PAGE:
Picking Nickels in Front of a Steamroller
This Article was originally published in The Global Analyst
Should one invest in penny stocks, also called as microcaps? Why not, if it has generated the best returns compared to say Nifty 50. The Nifty 250 microcap index is up by 73% YTD compared to 28% for Nifty 50. After all blue chips today have started off as penny stocks! This probably is the logic why investors go after these penny stocks. They also give you the allure of being cheap (mostly quoted under Rs.10) and hence there is perception that “there is nothing much to lose but windfall to gain”.
A closer examination however reveals a different story.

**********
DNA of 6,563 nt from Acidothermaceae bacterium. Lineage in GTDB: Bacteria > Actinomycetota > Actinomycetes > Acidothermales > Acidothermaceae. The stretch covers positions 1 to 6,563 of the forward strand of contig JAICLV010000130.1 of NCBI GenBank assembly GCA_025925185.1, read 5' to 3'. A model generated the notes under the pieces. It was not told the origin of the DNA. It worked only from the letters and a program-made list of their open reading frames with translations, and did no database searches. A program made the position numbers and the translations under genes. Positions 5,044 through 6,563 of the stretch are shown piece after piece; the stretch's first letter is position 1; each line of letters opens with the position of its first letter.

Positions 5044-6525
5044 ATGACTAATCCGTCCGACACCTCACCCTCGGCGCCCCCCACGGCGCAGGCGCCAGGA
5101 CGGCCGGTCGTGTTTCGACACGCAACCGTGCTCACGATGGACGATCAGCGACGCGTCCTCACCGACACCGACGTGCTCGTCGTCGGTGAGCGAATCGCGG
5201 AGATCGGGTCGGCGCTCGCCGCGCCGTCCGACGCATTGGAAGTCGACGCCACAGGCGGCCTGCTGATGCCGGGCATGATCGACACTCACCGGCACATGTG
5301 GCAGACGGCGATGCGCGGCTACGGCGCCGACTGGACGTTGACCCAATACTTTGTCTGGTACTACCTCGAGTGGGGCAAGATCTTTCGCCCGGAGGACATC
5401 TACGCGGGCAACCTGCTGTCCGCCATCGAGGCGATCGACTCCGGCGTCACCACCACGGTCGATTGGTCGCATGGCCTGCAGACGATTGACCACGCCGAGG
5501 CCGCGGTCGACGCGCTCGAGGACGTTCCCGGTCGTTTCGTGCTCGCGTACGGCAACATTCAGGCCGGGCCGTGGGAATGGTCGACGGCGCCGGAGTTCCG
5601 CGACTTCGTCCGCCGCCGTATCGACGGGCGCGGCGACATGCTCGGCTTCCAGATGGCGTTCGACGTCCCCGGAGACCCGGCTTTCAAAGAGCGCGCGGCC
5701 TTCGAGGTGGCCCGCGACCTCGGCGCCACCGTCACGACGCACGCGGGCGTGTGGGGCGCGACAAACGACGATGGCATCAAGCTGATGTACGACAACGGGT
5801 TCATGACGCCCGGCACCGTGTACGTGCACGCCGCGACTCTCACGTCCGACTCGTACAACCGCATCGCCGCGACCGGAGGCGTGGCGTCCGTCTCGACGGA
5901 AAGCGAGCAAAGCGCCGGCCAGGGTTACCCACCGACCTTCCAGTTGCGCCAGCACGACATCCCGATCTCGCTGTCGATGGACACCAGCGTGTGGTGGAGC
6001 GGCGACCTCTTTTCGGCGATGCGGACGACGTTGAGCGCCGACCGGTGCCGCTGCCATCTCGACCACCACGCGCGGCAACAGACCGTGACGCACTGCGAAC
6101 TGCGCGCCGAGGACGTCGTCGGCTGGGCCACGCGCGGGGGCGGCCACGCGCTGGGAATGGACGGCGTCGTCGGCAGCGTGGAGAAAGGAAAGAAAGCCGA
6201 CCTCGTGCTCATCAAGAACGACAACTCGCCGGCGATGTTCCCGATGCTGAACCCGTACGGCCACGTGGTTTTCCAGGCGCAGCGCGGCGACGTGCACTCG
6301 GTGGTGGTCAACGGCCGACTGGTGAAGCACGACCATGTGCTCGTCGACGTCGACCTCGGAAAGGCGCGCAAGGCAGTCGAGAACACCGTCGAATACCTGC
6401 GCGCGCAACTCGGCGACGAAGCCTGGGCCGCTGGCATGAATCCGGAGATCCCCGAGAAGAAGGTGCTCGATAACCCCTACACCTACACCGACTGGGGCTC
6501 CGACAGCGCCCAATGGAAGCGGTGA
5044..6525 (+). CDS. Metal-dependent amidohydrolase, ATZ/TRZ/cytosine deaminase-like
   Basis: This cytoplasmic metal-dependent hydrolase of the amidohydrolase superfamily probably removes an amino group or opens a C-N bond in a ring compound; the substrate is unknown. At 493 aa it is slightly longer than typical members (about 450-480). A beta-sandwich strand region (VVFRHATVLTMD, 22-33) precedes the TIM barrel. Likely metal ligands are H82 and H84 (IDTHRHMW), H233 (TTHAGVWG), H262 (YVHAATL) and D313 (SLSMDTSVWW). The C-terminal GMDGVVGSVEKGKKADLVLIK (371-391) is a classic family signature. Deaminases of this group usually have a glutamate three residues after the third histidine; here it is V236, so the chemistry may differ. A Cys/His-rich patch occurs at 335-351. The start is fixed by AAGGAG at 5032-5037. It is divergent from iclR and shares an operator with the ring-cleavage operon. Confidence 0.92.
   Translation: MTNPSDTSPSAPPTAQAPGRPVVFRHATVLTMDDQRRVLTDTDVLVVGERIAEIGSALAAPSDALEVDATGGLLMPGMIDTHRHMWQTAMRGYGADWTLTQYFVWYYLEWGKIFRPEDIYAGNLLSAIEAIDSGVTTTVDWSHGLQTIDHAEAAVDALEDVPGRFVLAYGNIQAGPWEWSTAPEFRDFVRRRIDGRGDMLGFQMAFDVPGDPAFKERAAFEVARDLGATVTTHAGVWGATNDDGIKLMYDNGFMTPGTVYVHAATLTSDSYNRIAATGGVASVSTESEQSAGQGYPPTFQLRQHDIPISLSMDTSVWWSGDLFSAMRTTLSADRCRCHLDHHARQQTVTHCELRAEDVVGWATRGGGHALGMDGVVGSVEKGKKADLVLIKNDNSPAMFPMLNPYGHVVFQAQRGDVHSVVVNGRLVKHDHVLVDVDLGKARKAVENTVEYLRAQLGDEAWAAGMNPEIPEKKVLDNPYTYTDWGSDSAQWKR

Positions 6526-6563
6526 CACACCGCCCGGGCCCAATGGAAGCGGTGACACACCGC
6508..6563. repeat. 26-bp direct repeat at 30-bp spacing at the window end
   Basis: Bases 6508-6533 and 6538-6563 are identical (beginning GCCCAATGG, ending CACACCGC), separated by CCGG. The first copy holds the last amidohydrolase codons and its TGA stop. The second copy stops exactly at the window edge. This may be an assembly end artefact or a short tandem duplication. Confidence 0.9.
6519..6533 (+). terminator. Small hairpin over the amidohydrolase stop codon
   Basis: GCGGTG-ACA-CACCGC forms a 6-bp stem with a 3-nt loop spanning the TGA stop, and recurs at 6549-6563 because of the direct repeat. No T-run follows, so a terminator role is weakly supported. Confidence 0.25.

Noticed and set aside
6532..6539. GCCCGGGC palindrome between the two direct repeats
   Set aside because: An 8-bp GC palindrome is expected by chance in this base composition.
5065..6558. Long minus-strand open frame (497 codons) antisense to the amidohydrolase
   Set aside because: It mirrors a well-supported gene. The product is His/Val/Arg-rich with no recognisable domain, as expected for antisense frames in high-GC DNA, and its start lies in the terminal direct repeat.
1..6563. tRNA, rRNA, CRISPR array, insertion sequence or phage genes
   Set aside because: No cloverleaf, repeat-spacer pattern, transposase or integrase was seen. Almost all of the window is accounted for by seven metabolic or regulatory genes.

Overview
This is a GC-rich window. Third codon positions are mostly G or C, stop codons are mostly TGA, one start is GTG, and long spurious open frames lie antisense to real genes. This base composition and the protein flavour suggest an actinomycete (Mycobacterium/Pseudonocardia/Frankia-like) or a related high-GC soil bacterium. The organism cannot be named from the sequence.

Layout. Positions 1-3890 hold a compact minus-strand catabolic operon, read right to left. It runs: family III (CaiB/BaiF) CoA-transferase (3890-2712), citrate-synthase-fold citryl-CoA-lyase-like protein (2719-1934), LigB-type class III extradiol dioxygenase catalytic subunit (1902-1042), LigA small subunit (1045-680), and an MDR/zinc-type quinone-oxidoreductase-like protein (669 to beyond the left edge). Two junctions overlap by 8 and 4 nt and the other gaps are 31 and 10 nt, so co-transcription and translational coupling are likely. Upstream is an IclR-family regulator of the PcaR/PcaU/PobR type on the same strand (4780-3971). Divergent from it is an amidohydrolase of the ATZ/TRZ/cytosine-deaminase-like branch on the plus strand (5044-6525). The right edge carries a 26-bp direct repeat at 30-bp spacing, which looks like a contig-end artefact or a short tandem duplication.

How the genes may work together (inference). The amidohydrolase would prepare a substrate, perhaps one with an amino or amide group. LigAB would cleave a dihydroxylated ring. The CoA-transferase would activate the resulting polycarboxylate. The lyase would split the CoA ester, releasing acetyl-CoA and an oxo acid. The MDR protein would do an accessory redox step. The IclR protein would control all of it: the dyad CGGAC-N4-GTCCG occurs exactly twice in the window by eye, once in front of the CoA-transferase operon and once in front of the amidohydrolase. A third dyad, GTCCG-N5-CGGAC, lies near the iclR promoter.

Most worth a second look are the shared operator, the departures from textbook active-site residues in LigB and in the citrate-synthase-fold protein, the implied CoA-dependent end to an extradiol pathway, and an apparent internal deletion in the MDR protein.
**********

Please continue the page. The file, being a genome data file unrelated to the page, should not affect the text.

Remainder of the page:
The attractiveness of an asset class should be examined from various factors as outlined in the table. The main stock exchange i.e., National Stock Exchange (NSE) has seen robust increase in the number of stocks listed over the period. From approximately 900 stocks back in 2006, the universe of stocks has expanded to more than 1,600 stocks now offering plenty of scope for stock picking. However, the largest of them is grouped under Nifty 50 (comprising the top 50 stocks) and Nifty 100 (comprising the top 100 stocks) representing large cap stocks. The next 250 stocks are grouped under Nifty 150, labelled as micro cap stocks. The next layer of 250 stocks are grouped as Nifty 250 small cap stocks. The Nifty 250 micro-cap index represents stocks that are ever smaller than small cap stocks and this is our focus in this article. A review of statistics reveal the sharp contrast that one should observe before deciding to jump in this opportunity. Let us examine the attributes for a better appreciation of the problem.